Getting Used to Major League SoccerFebruary 3, 2011 at 4:53 am | Posted in General Football, Major League Soccer, Vancouver Whitecaps In MLS | 2 Comments
Getting the Vancouver Whitecaps back into the big leagues of soccer has been a wish of mine going back to 1984. Now that the prayer has been answered and we are on the brink of our first season in Major League Soccer, I am finding it difficult to figure out the complex nature of the league and how it works.
One thing I have learned for certain: Major League Soccer is truly exceptional in world football. In most countries in the world, football acts on a free market model in which a few big teams are allowed to dominate the game and have done do for decades, even generations. The fans in those countries seem to have no problem with a total lack of parity in the resources clubs have, and don’t seem in any hurry to do anything about it. In most if not all European Leagues, Before a ball is even kicked, one can predict a winner with relative ease from two or three possible winners.
MLS acts on a parity model under which all of the teams are tightly constrained as to how much money they may spend, though the rules have been loosened up a bit recently. Under this system, no small cadre of dynastic super teams may dominate the league for decades, as happens in Europe. A look at the MLS Cup winners since the start of the league reveals no small number of super teams has dominated.
On this parity model, the teams in the MLS will not improve unless all of the teams improve together. In my view this is a novel approach, and one which might save football from itself. While European teams mull over financial responsibility regulations, the discussion on parity is a non-starter. The notion that Manchester United should live under the same salary cap as Blackpool is suggestion which would be met with laughter.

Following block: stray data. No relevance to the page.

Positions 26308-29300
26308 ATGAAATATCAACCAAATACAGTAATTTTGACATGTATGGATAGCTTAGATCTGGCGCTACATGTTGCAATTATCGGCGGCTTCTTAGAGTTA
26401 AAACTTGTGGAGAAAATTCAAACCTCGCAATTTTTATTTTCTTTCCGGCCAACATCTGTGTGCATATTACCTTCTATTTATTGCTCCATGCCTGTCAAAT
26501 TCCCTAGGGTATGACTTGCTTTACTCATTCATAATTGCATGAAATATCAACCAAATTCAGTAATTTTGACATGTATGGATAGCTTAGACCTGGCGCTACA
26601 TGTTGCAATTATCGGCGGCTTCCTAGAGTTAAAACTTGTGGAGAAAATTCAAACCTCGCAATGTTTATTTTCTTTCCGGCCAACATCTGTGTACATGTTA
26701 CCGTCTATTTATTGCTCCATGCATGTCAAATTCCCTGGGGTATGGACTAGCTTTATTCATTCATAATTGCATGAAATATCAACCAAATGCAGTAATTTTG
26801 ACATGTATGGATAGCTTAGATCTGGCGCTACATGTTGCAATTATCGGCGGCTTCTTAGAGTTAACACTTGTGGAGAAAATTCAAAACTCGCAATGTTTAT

This is why I like the MLS: it is kind of a laboratory for new football ideas. This is why I call on Don Garber to resist pressure from dinosaur football organizations like FIFA and UEFA. If Garber gives in to these guys, football will lose a valuable laboratory for new ideas, and MLS will lose its value. MLS should play in summer and resist the European winter schedule, for example. Summer football suits our weather patterns, so why change that just to please the conservatives overseas?
The problem with MLS exceptionalism is how we judge the progress of our league and the strength of our teams. The answer to this is to take the CONCACAF Champions League seriously, and to attempt to get MLS teams into the Copa Libertadores. Thus far the performance of MLS teams in the CONCACAF Champions League has been pitiful. Winning this trophy should be Don Garber’s goal. Even exceptionalists cannot afford to hide the quality of their product. Today’s football fan knows what good football is.